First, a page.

Review: Live From New York City, 1967 by Simon and Garfunkel (2002)

SimonandGarfunkelLiveNY67

There was a time when I thought that I was too cool for Simon and Garfunkel. It turns out that Simon and Garfunkel were too cool for me. Thankfully, I grew up.

Most of us have some sort of history with one of music’s finest duos, but even if somehow you don’t (!?!?!) then you will probably enjoy this album. Some things are just universally great.

Moomins, for example.

Maybe you know a few songs but you find the super-60s production a little overwhelming, perhaps you think it’s just fine the way it is but you like hearing things done a little differently, you could even be from the moon – my point is that Live From New York City, 1967 is an essential album. I don’t know how I lived without it.

Okay, so songs and stuff. There’s a nice selection here. I’m not going to take it track by track because that’s not the point of live albums. A bunch of the classics are here – Homeward BoundA Hazy Shade of WinterI Am a RockThe Sound of Silence… always a pleasure.

There are also fifteen tracks besides those above. They are beautiful. You might think I’m slipping into hyperbole here, but I’m not exaggerating one bit when I say that I love this album and intend to marry it.

“But why do you love this record to the extent that you’re willing to commit the rest of your life to worshipping it?” asks nobody in particular.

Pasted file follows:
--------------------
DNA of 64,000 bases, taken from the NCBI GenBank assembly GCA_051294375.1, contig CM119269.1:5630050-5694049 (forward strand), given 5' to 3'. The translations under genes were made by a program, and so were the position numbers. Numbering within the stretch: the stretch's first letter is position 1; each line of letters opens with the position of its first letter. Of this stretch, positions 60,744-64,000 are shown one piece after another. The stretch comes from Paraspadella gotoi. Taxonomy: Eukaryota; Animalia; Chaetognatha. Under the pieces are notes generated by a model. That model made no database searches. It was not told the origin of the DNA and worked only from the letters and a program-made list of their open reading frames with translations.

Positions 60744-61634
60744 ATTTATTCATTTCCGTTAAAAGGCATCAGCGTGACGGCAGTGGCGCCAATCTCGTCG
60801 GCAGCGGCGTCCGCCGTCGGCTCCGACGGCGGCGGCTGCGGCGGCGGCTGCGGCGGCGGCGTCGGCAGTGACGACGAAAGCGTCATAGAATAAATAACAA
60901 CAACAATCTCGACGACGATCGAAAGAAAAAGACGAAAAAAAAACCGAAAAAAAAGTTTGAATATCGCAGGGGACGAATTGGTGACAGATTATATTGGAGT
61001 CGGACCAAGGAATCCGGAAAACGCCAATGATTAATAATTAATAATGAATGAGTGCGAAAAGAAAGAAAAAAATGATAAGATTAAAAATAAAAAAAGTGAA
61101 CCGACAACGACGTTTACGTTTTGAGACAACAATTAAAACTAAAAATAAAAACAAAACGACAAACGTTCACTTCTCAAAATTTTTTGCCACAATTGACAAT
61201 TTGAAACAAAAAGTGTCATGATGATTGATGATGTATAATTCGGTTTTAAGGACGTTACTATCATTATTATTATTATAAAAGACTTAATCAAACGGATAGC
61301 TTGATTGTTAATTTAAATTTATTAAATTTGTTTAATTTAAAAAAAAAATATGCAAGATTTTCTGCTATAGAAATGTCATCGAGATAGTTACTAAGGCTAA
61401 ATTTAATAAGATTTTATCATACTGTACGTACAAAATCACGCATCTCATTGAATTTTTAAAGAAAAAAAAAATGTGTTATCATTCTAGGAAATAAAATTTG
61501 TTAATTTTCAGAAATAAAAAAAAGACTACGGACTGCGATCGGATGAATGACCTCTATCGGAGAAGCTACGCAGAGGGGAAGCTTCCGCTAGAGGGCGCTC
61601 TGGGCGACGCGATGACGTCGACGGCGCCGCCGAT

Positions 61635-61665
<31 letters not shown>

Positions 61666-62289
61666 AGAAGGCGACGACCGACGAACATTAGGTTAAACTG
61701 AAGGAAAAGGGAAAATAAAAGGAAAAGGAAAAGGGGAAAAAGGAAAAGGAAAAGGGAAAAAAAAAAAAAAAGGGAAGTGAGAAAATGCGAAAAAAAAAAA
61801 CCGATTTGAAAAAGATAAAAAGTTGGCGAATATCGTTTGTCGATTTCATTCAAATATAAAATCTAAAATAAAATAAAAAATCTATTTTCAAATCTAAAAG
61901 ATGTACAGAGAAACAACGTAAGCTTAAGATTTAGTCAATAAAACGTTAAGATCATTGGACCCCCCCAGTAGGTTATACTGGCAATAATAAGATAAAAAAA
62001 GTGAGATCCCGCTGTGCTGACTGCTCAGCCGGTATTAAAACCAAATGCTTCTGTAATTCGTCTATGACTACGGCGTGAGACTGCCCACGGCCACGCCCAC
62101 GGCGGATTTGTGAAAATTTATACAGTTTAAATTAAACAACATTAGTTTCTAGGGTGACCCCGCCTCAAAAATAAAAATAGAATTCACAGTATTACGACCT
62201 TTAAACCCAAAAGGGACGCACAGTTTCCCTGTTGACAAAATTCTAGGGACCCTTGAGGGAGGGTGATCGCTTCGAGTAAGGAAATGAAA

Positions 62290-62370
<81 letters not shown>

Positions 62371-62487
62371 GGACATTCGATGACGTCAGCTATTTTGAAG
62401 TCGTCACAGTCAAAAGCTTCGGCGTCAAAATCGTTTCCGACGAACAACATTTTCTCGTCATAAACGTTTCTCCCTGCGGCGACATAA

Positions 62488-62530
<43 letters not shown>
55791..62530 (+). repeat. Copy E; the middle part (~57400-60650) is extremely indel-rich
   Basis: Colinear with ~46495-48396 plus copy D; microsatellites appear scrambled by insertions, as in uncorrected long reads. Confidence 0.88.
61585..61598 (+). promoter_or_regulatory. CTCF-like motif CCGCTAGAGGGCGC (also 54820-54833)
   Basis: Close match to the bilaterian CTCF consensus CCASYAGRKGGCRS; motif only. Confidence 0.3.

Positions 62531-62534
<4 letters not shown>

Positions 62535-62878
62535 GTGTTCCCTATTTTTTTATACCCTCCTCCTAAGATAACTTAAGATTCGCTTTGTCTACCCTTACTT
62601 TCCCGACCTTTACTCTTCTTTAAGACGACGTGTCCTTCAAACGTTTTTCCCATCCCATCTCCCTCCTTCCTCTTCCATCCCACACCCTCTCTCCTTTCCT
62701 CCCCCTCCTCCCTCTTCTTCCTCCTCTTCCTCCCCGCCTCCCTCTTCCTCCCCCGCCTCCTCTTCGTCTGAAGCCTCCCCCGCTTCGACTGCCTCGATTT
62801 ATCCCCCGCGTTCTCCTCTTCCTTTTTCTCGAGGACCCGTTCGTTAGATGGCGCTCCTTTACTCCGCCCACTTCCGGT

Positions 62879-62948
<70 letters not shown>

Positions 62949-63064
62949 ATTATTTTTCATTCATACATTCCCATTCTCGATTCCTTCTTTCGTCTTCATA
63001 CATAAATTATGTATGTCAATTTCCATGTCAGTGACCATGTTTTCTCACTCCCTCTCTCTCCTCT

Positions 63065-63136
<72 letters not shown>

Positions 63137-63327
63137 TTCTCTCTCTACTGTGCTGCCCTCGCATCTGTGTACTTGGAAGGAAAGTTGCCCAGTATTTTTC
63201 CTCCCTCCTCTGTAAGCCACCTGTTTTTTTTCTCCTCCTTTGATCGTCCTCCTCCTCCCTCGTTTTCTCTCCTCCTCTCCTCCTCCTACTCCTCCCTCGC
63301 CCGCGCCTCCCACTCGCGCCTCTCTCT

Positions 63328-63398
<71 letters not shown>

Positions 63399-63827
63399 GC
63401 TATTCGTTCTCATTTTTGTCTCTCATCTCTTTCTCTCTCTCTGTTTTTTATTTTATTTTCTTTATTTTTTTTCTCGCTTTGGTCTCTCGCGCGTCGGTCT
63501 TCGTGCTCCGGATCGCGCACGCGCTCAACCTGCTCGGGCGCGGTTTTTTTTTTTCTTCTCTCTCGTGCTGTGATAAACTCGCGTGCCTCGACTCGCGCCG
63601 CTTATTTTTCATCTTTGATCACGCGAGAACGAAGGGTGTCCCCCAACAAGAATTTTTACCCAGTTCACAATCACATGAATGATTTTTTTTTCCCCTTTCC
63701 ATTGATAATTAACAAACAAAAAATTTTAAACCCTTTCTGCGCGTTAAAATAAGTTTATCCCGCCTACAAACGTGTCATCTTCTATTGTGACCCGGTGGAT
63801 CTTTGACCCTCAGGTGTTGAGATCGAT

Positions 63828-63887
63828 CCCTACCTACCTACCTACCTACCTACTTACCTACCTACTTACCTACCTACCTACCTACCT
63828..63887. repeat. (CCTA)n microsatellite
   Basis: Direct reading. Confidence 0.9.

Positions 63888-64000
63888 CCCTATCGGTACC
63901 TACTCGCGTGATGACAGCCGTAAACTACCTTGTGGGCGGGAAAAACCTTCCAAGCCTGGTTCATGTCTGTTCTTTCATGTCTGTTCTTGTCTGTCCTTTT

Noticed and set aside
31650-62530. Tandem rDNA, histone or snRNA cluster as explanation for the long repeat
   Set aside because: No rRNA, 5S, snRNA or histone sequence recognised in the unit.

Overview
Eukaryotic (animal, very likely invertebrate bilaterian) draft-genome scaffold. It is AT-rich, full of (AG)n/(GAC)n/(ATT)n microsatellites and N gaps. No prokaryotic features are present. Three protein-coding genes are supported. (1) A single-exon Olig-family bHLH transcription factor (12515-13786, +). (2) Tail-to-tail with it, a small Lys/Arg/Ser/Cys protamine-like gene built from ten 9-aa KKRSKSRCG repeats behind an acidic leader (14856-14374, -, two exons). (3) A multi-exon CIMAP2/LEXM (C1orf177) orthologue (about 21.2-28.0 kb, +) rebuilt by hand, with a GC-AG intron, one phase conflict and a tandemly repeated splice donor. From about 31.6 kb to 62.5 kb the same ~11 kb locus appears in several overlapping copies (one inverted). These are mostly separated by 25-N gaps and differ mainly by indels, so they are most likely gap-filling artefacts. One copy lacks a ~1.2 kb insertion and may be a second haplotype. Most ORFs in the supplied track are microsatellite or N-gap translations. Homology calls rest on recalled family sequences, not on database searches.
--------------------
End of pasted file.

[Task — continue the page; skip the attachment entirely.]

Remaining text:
Nobody in particular is represented here by the world's everyman, Sasquatch.
Nobody in particular is represented here by the Sasquatch.

That’s a great question! In future though please keep your queries and comments for the end of the review. Thank you.

Well, besides the fact that every single song is entirely brilliant, Live From New York City, 1967 is a rare thing insofar as it is a Simon and Garfunkel record that features only… well… Paul Simon and Art Garfunkel. This isn’t your usual Simon and Garfunkel and Drummer and Horn Section and Two Guitarists and Keyboard Player and Backing Vocalists and Bassist and Dude Playing Triangle live album and that is what makes it so special.

We all knew Paul Simon was an excellent guitarist, but wow he’s so amazing. I think he has an extra hand he’s not telling us about. Art Garfunkel is often done a great disservice in these sorts of pieces, cast as the amusical hanger-on, but the man simply has a stunning voice.

Together they are perfect, and that’s the real selling point of this live album: it’s a testament to the brilliance of Paul Simon’s poetry and the beauty of his and Art Garfunkel’s harmonies that the songs are somehow improved for being stripped down to their barest bones.

Basically, if you don’t buy Live From New York City, 1967 then you don’t have a soul.

Live From New York City, 1967 track list:

  1. He Was My Brother
  2. Leaves That Are Green
  3. Sparrow
  4. Homeward Bound
  5. You Don’t Know Where Your Interest Lies
  6. A Most Peculiar Man
  7. The 59th Street Bridge Song (Feelin’ Groovy)
  8. The Dangling Conversation
  9. Richard Cory
  10. A Hazy Shade Of Winter
  11. Benedictus
  12. Blessed
  13. A Poem on the Underground Wall
  14. Anji
  15. I Am a Rock
  16. The Sound of Silence
  17. For Emily, Whenever I May Find Her
  18. A Church Is Burning
  19. Wednesday Morning, 3 A. M.
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